A Flame or DS level application in the FCS suite would be the “killer app” for a lot of us. What better way to extol the virtues of the latest 16 core uber GPGPUed monster Mac Pro and new version of OS X? The technology is inside Apple (Shake, Motion & Color) but is there the desire? I continue to hope so.

    We still haven’t seen the Color version with the RED room have we?. Let me tell you Apple, if that appears at NAB09 with precious little else then I will have the opinion iPhones are your real interest now and I’ll look elsewhere to Adobe and Colour Finesse.

    The biggest new feature Apple could bring to the FCS suite is openness, a bit more dialogue with your pro users. I am over the secrecy thing really I am…

  • Olivier

    “If I ran Apple’s Pro Apps division” i bought Quantel and i have the best sytem for pro apps

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  • Michael Hancock

    Very interesting ideas. I agree thatApple needs to let their ProApps division out from under their cloud of secrecy. It would only help their product line. It’s one thing to keep a consumer waiting in anticipation to see what new toy is coming out, but when you’re using the product to make money you definitely need an open line of communication.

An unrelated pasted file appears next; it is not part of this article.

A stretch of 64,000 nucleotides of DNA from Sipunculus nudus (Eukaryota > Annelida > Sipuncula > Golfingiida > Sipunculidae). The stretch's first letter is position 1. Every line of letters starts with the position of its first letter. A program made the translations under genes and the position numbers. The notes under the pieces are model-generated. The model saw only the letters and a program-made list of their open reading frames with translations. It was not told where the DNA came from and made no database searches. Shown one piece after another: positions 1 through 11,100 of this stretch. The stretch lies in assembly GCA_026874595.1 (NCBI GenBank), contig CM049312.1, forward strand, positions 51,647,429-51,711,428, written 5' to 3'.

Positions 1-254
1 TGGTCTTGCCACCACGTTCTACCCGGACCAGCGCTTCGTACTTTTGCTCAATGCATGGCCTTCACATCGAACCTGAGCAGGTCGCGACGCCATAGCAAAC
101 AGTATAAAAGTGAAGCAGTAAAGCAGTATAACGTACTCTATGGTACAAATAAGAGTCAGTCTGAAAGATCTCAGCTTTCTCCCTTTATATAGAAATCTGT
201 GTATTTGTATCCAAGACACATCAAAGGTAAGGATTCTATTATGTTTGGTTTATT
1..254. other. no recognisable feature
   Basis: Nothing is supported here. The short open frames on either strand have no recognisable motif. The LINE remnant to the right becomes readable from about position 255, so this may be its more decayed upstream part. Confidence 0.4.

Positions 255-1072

Regarding the FC Assistant–very, very similar idea to Avid’s Media Log, as someone mentioned (btw, it’s still included with every Media Composer purchase), but the issue with FC Assistant would be FCP’s media format–Quicktime.

    There are a lot of programs that work with Quicktime (import into Avid, AE, FC Express, etc…), so it’s too open of a standard to allow digitizing, I think. Having a dedicated program for logging, though, would be very helpful.

  • strypes

    I don’t agree with killing Color at all or disbundling the apps, although the assistant app is a very good idea (as long as they don’t run into ridiculous bugs with FCP).